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Mercado, Iván Tactuk, Munaiah, Nuthan, Meneely, Andrew.  2016.  The Impact of Cross-platform Development Approaches for Mobile Applications from the User's Perspective. Proceedings of the International Workshop on App Market Analytics. :43–49.

Mobile app developers today have a hard decision to make: to independently develop native apps for different operating systems or to develop an app that is cross-platform compatible. The availability of different tools and approaches to support cross-platform app development only makes the decision harder. In this study, we used user reviews of apps to empirically understand the relationship (if any) between the approach used in the development of an app and its perceived quality. We used Natural Language Processing (NLP) models to classify 787,228 user reviews of the Android version and iOS version of 50 apps as complaints in one of four quality concerns: performance, usability, security, and reliability. We found that hybrid apps (on both Android and iOS platforms) tend to be more prone to user complaints than interpreted/generated apps. In a study of Facebook, an app that underwent a change in development approach from hybrid to native, we found that change in the development approach was accompanied by a reduction in user complaints about performance and reliability.

Hirzel, Matthias, Klaeren, Herbert.  2016.  Code Coverage for Any Kind of Test in Any Kind of Transcompiled Cross-platform Applications. Proceedings of the 2Nd International Workshop on User Interface Test Automation. :1–10.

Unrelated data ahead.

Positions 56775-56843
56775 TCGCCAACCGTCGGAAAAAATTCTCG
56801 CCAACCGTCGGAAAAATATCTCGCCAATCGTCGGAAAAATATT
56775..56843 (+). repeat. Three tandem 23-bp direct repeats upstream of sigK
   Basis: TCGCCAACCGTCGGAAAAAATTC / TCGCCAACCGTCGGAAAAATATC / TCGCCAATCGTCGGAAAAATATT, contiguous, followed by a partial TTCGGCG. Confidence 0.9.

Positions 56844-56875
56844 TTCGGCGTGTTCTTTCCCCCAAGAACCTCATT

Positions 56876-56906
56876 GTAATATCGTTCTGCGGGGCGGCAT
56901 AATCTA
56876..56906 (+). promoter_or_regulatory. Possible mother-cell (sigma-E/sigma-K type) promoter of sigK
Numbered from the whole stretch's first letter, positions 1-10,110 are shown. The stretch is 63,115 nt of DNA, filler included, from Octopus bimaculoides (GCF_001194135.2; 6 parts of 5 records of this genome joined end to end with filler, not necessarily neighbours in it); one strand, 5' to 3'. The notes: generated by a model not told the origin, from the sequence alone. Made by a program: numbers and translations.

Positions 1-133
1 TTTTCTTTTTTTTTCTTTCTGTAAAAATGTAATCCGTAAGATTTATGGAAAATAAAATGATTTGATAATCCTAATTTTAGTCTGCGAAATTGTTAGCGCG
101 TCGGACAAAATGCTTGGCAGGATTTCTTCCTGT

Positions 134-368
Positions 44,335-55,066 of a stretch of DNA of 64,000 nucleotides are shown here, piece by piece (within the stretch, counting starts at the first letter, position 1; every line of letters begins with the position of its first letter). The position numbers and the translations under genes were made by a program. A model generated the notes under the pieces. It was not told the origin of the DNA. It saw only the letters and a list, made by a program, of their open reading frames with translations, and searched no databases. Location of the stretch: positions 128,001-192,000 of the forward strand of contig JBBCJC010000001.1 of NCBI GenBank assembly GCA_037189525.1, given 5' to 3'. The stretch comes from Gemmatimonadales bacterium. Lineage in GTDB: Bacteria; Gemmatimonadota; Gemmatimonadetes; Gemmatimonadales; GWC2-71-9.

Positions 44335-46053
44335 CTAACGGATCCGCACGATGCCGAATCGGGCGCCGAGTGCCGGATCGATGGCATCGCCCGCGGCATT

Code coverage is a widely used measure to determine how thoroughly an application is tested. There are many tools available for different languages. However, to the best of our knowledge, most of them focus on unit testing and ignore end-to-end tests with ui- or web tests. Furthermore, there is no support for determining code coverage of transcompiled cross-platform applications. This kind of application is written in one language, but compiled to and executed in a different programming language. Besides, it may run on a different platform. In this paper, we propose a new code coverage testing method that calculates the code coverage of any kind of test (unit-, integration- or ui-/web-test) for any type of (transcompiled) applications (desktop, web or mobile application). Developers obtain information about which parts of the source code are uncovered by tests. The basis of our approach is generic and may be applied in numerous programming languages based on an abstract syntax tree. We present our approach for any-kind-applications developed in Java and evaluate our tool on a web application created with Google Web Toolkit, on standard desktop applications, and on some small Java applications that use the Swing library to create user interfaces. Our results show that our tool is able to judge the code coverage of any kind of test. In particular, our tool is independent of the unit- or ui-/web test-framework in use. The runtime performance is promising although it is not as fast as already existing tools in the area of unit-testing.